“We do observe other countries doing this,” said Campbell Harvey, a finance professor at Duke University’s Fuqua School of Business in Durham, North Carolina, who’s testified to Congress on the nation’s borrowing policy. “If rates go up, it is a historic missed opportunity by the U.S.”
Senator Mark Warner, the ranking member of the securities, insurance, and investment subcommittee of the Banking Committee, agrees longer-term issuance is worth a shot.
“This is an academic discussion until we try it,’’ the Virginia Democrat said in an interview. “Longer-term debt doesn’t alleviate our balance-sheet burden, but it does remove some of the risk from interest-rate spikes.”
Treasury Counselor Antonio Weiss, responding to a question from Warner at an April 14 hearing, said the government has moved to extend maturities.
“There are some limitations to how quickly that can be done,” Weiss said. “They stem from the regular and predictable need for issuance, but also the fact that our deficit has come down so dramatically,” reducing issuance needs.
A Treasury spokesman, Rob Runyan, declined to comment beyond Weiss’s remarks.
The U.S.’s international counterparts don’t provide much of a model for a regular and predictable issuer.
France has issued 50-year bonds three times since 2005, and the 50-year security Belgium sold in April was its first of that maturity. Spain’s sale was its second foray into the ultra-long market, while Japan and China sell roughly once and twice a year, respectively.
In contrast, even the least-frequently auctioned U.S. debt -- Treasury Inflation-Protected Securities -- are offered at least three times a year. And the government is slow to add products. After the creation of TIPS in 1997, its next addition wasn’t until 2014, when it introduced floating-rate notes.
“Treasuries are different,” Weiss said in his testimony last month. “We don’t introduce new instruments and then withdraw them.”
There also may be pushback from Wall Street dealers worried about potentially getting stuck with unsold bonds at a time when regulation is making it costlier to keep securities on their books.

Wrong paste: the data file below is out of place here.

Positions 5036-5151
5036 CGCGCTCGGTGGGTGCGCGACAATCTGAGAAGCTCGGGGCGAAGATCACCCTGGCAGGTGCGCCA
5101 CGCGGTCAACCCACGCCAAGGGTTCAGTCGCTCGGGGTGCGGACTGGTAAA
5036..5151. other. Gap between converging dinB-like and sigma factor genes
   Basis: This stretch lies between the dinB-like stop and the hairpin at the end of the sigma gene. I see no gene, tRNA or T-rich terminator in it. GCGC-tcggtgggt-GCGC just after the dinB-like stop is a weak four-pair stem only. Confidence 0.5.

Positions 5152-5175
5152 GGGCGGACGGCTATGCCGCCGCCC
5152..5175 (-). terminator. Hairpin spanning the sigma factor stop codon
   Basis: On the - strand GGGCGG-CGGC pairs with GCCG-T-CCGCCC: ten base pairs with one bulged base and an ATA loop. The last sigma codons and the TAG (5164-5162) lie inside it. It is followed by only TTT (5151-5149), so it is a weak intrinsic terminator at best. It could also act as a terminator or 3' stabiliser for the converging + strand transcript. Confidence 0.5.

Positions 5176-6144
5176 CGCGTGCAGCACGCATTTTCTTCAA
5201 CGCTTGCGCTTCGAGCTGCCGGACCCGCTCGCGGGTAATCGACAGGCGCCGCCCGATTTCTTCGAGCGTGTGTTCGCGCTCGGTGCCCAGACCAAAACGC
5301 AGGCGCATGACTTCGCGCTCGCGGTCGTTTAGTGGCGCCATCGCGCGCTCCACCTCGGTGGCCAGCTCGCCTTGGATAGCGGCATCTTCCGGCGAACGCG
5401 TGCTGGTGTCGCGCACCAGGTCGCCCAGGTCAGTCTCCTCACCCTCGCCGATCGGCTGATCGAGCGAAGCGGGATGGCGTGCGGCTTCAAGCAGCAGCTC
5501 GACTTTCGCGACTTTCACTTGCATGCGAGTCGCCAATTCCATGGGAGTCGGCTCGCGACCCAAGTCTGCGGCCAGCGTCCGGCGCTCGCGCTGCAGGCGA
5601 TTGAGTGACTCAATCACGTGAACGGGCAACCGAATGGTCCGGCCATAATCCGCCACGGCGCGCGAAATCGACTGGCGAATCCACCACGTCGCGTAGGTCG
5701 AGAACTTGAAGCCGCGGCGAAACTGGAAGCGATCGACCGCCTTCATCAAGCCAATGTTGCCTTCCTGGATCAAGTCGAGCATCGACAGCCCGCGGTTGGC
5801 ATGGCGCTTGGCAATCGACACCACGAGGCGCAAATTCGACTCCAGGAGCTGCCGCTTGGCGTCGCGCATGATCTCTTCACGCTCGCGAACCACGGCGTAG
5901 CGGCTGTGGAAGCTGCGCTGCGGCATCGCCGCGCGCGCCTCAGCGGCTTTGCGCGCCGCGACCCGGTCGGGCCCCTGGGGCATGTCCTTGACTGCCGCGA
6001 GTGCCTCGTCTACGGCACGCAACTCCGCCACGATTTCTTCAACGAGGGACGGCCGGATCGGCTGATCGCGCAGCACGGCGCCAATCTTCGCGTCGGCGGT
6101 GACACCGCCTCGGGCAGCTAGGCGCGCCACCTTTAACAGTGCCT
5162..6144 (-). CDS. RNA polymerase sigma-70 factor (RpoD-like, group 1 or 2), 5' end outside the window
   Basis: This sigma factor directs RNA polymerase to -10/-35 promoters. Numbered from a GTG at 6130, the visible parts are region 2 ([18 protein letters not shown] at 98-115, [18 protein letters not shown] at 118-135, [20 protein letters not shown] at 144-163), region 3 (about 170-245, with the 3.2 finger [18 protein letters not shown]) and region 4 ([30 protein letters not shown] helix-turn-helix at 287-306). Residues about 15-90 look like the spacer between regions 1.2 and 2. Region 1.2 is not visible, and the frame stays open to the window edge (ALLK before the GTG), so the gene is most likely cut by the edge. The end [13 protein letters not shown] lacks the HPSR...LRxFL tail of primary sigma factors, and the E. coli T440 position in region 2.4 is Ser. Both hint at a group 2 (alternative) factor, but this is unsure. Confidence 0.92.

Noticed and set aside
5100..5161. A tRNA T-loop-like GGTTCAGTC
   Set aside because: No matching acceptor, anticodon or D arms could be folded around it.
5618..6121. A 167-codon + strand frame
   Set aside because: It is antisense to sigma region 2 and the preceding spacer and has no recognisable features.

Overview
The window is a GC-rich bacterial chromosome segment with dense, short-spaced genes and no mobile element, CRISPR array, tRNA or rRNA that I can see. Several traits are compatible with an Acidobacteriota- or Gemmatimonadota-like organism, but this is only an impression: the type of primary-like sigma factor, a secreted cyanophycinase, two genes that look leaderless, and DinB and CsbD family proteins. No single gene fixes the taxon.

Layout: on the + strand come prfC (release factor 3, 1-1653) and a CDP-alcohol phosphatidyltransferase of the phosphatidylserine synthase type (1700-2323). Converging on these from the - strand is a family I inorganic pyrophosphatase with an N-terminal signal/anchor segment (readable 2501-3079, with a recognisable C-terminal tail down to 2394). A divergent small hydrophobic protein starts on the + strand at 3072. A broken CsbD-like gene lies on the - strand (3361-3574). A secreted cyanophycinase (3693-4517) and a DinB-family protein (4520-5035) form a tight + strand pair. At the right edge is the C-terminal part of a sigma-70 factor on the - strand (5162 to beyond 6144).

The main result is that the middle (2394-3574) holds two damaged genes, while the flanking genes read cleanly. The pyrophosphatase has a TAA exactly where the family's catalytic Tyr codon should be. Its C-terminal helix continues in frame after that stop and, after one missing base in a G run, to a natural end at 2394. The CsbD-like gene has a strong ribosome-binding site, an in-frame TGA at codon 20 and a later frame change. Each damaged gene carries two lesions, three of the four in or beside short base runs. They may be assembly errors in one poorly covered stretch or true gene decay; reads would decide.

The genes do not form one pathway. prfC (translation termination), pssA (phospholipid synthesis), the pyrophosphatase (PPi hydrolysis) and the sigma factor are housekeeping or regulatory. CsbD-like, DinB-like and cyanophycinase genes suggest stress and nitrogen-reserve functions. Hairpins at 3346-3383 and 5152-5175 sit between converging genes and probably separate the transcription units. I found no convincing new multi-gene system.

“Maturities greater than 30 years would only appeal to a small proportion of the user base that needs long duration,” said Jason Sable, a trader in New York at Mizuho Securities USA Inc., one of the 23 primary dealers that trade with the Fed. It could be “onerous on dealers who have the debt just sit on their balance sheets once these accounts are satiated.”
The Treasury’s Borrowing Advisory Committee, which includes some dealers, voiced concern over that risk in 2011, when the department last asked the group to consider ultra-long bonds. The topic has been discussed several times at quarterly gatherings since.
The primary buyers of very long-dated debt -- pensions and insurers -- tend to prefer higher-yielding corporate bonds. Microsoft’s 40-year bond last year was priced to yield 1.8 percentage points above 30-year Treasuries. And other investors may deem ultra-long debt too perilous because of the steep losses they’d incur should yields rise.
“It’s unclear whether there would be strong and persistent demand for a 50-year bond,” said Amar Reganti, a fixed-income strategist in the asset-allocation group at GMO LLC in Boston and a former deputy director of the Treasury’s Office of Debt Management. “And if there wasn’t, it would challenge the Treasury’s regular and predictable issuance framework.”
--With assistance from Martin Z. Braun, Anchalee Worrachate, David Goodman, Alexandra Scaggs and Claire Boston. To contact the reporters on this story: Eliza Ronalds-Hannon in New York at [email protected] ;Liz Capo McCormick in New York at [email protected] To contact the editors responsible for this story: Boris Korby at [email protected] Mark Tannenbaum, Paul Cox